(5) It was contended by Mr. Sankara Iyer, learned counsel for the appellant, that the original grant was by a Hindu Rajah for the benefit of Rahmathullah's Takia in Sarvamnayam and therefore the grant was personal and not for the benefit of a Muslim religious institution. He submitted that a grant to Takia will not be a wakf.
(6) Apart from a copy of the English translation made by the court of the original grant in 1906, no other document is available. It is not clear from the translation whether Rahamathulla was living at the time of the grant or whether at the time of the grant there was a Takya in existence by name Rahmatullah's takya. I am inclined to construe the grant as one in favour of Rahamatullah who was living at that time. The recital that the affairs be conducted from descendants to descendants, from son to grandson in perpetuity would probabilise that the grant was made in favour of Rahamatulla. The word Takya is translated as meaning mendicant's rest house, monastery.
Mullah on Principles of Mohamedan Law, at page 200, states that Takia means literally a resting place and hence a burial ground is sometimes called a Takia, that the fact that a place is called a Takia does not prove that it is wakf property and that a Takia may be only a place of assembly in a village and devoid of any religious significance. Takya would mean the abode of a religious Muslim before his pious life and teachings attract public notice and before disciples gather round him, and a place is constructed for their lodgment. Fyzee on Outlines of Muhamadan law at page 315 states as follows: "Not every Takia is necessarily a wakf, but some may become so by long user or by endowment". The word Takia sometimes would also include the tomb of a saint or a Muslim graveyard in general. The donation to a tomb of a Muslim saint (durga) or to a Muslim graveyard will be wakf under the definition. But a donation to a Takia, which is only as an abode of religious Muslim, may not be wakf. The original grant of 1626 by the Hindu Rajah does not indicate that it was for the benefit of a durga or a Muslim graveyard. From the tenor of the document, and from the probabilities it is most likely that the donation by the Hindu Rajah was to Ramatullah, a religious Muslim, for the upkeep of his abode. If so construed, the grant by itself will not be a wakf.
(7) Mr. Mohamad Ismail, learned counsel for the respondent, submits that, even if it is found that the original grant would not be a wakf, the subsequent user would bring the institution and the properties under the Wakf Act. Under the Muslim Wakf Act, 1954, Wakf includes a wakf by user also. It is submitted by the respondent that from the scheme framed by the Madras High Court in A. S. 419 of 1924, in which the present plaintiff was appointed as the trustee it would be very clear that subsequent to the original grant this institution and the properties became wakf by user.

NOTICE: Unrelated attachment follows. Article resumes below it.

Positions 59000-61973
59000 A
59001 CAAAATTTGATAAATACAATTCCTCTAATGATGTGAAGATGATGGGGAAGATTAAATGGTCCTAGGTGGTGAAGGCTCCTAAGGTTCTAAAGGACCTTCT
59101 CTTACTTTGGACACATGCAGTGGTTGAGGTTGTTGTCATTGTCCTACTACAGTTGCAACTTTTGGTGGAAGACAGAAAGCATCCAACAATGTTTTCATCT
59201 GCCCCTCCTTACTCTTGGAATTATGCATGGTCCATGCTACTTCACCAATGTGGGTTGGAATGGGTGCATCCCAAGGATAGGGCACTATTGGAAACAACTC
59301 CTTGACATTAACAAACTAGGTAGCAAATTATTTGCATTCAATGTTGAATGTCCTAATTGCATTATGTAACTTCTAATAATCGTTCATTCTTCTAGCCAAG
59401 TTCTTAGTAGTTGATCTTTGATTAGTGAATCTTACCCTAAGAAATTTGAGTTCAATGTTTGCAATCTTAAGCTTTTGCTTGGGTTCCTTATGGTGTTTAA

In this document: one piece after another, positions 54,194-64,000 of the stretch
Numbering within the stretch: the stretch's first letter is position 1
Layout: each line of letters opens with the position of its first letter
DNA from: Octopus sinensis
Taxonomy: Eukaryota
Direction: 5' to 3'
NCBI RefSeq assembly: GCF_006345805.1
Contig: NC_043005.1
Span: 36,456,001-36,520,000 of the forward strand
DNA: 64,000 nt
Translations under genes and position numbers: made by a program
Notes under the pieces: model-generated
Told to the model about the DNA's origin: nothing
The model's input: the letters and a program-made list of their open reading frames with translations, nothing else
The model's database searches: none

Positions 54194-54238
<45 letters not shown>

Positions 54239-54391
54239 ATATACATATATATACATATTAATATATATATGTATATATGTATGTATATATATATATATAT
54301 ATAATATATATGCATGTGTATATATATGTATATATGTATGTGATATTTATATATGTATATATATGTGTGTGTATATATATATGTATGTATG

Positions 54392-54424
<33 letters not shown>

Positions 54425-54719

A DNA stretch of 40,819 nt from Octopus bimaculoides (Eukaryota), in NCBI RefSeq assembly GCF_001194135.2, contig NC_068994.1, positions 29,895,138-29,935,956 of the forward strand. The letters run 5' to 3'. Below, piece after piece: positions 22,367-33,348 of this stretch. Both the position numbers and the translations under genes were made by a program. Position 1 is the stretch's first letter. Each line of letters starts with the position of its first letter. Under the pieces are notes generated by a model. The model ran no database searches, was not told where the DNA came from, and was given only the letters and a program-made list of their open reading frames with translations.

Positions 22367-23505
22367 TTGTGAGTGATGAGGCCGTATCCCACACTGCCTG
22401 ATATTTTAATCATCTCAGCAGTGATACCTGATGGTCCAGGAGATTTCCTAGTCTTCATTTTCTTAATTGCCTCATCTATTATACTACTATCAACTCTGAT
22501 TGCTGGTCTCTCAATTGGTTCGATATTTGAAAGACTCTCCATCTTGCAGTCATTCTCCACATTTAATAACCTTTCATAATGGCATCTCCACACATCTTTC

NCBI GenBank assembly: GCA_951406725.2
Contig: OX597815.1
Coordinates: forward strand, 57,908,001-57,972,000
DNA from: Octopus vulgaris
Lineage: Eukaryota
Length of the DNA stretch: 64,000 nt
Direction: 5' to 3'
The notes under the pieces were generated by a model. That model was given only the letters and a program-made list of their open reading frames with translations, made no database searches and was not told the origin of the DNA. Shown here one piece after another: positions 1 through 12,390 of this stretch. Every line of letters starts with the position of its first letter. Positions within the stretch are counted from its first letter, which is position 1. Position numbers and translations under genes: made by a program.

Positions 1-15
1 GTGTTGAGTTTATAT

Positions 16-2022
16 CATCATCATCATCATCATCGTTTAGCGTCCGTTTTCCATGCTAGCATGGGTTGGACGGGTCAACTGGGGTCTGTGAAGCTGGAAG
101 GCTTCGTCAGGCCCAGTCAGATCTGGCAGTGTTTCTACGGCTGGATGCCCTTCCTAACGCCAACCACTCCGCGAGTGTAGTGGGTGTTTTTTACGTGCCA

This contention of the learned counsel will have to be upheld, for in the scheme framed for the administration of the trust, it is provided that the properties "shall be held by the trustee for the time being of the Takia the mosque durga, the Mazafarkhana and the wells and tanks and the trees in the Takya described in the plaint A schedule". The object of the Trust is stated to be the celebration of the Kandiri of Hazarath Syed Sha Gulam Mohideen Shuttari who is entombed in the Durga, etc., the Fatiashas of Muhamad the Prophet, and Syed Sha Rahimatulla, the founder of the institution and Moharam, feeding and giving Sadavarth, to all Fakhirs halting in the Mazafarkhana every day, keeping the mosque, Durga, Mazafarkana and the tank in the Takya in a state of good repair and good condition etc. From the terms of the scheme it is clear that, by the time the scheme was framed, by long user the property comprised of a Durga, a Mosque, a Mazafarkhana and other religious institutions of Muslims. The entire income from the property is devoted to the religious purposes of Muslims.
Mr. Sankara Aiyar submitted that the surplus left out of the income is directed to be utilised by the descendants of Rahamatullah. A reading of the scheme does not bear out this contention. The surplus is directed to be awarded as scholarships to suitable applicants from among the descendants of Hazarat Sha Rahamatulla Saheb. From the fact that some preference is shown to the descendants of the founder, it cannot be said that the endowments ceases to be a wakf. The scheme by which the plaintiff was appointed as the trustee of the institution establishes that the institution if a wakf, and on this aground the appeal will have to be dismissed with costs.
(8) Appeal dismissed.